August 28: Making Raspberry Jam


The finished jam — a little more tart than usual — was the most flavorful you’ve ever tasted.

After successfully canning a dozen quarts of tomatoes, my friend and I couldn’t wait to continue. We’d decided to specialize in acid-bearing fruits, since these are easier to can for bacteriological reasons and don’t require any special equipment other than a big stockpot with a lid, jars, and some sort of rack to lift the jars off the bottom of the pot.

Pick the brightest-red berries to make jam.

On Highway 30 going north through the Schoharie Creek gorge, there are a couple of farm stands and a berry-picking farm. At the farm, you can pay $4 for a half-pint of raspberries — currently in season — or you can pick them yourself for a fraction of the cost. A dirt road leads to the fields behind the farmhouse and barn, where rows of berry bushes stand about chest-high. In 20 minutes of picking, we managed to get two quarts of the ripest fruit, for which we shelled out only $11.

Unlike some other foods, berries are best canned in small batches. My friend and I bought a dozen four-ounce mason jars, a bag of sugar, and an envelope of pectin, which is readily available in all country supermarkets. In the country, canning as an art is kept alive because it yields cheaper and more wholesome foods than can be bought in the supermarket.

Two quarts of freshly picked berries cost about $11.

Once back at the borrowed country house, we boiled the berries for about 10 minutes without adding any liquid, then added sugar and boiled for another five minutes. Next, we added the pectin, which is the natural protein that thickens the jam. After sterilizing the tiny jars, we ladled in the berry mixture to within one-eighth of an inch of the rim. The berries now had the consistency of pancake syrup. Next, the lids were screwed on tightly, and the jars immersed in boiling water for 15 minutes — less time than with the tomatoes due to the smaller jars.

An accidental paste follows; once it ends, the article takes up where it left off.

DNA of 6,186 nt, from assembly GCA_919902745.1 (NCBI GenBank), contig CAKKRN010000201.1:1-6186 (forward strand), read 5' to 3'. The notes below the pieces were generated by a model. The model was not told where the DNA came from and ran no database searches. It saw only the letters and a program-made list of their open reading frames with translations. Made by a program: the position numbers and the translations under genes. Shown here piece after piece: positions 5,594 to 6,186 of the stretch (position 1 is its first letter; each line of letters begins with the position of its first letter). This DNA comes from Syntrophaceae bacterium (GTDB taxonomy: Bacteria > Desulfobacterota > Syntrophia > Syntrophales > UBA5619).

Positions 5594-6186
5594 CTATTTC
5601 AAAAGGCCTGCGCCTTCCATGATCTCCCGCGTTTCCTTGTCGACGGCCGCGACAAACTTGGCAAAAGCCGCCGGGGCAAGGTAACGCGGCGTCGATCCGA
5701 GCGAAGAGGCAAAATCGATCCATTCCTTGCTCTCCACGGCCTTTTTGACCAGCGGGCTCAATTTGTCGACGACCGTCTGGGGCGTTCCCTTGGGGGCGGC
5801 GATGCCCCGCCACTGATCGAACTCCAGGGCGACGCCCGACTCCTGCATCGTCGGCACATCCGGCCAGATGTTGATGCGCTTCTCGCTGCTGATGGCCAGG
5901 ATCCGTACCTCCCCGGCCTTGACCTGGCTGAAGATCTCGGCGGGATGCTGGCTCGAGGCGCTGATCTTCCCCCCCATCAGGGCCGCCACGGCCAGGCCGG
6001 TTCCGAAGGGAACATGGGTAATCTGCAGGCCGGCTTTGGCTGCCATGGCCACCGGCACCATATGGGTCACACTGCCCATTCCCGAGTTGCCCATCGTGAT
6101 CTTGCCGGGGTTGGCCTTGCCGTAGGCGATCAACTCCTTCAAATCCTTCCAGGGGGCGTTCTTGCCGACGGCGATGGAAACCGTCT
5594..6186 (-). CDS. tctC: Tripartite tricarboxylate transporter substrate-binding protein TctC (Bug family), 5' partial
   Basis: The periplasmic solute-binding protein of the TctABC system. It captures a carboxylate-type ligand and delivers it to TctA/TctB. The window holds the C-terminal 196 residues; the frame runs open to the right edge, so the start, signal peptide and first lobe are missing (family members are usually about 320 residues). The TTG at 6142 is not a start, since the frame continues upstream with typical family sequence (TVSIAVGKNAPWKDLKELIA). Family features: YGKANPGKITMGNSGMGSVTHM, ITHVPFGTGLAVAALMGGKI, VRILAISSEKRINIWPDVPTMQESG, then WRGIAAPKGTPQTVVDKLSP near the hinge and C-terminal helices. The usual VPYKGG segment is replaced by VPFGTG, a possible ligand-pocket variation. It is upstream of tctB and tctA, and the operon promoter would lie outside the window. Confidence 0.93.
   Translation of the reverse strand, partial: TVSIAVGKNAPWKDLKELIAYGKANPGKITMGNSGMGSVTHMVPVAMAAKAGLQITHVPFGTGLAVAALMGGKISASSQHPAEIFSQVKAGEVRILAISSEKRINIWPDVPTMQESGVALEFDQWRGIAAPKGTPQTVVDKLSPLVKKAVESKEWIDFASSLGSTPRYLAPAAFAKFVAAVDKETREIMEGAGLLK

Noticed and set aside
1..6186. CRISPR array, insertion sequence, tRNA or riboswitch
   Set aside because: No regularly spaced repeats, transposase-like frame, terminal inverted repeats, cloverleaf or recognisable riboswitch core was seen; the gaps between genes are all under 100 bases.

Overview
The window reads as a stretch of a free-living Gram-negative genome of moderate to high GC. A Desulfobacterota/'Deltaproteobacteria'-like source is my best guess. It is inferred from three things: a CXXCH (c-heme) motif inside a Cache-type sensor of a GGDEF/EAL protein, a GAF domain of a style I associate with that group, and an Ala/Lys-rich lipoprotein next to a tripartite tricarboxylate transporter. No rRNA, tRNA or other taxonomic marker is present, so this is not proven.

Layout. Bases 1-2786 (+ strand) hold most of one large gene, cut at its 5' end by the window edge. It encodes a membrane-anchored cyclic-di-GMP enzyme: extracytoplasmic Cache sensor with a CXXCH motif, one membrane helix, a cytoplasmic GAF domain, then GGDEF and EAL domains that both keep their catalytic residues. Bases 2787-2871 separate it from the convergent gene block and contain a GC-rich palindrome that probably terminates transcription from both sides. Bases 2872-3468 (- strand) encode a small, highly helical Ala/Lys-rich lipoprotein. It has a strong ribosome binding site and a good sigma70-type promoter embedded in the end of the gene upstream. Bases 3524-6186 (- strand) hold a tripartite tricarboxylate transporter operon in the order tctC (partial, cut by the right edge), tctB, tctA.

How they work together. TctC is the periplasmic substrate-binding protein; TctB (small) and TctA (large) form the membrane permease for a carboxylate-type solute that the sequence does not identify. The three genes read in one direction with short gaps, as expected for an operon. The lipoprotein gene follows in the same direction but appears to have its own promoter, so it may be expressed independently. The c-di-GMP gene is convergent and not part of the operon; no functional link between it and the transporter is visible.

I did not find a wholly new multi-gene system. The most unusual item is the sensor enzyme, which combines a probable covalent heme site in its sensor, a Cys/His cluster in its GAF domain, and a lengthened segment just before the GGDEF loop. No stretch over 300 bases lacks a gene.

The finished product.

We set the jars out on a table and waited. Initially, it seemed like the jam wouldn’t gel, but after 12 hours, it became semi-firm. While we hadn’t sampled the tomatoes yet, we did open a jar of raspberry jam and smeared it on a Bread Alone sourdough loaf, which we’d bought at the bakery in Boiceville on the trip up. It was beyond delicious, better than any other jam you’ve ever tasted, having gone from bush to bread in less than 24 hours.

House and garden, Jefferson, NY

Tomorrow: A visit to the Bread Alone bakery and café, not far from Woodstock.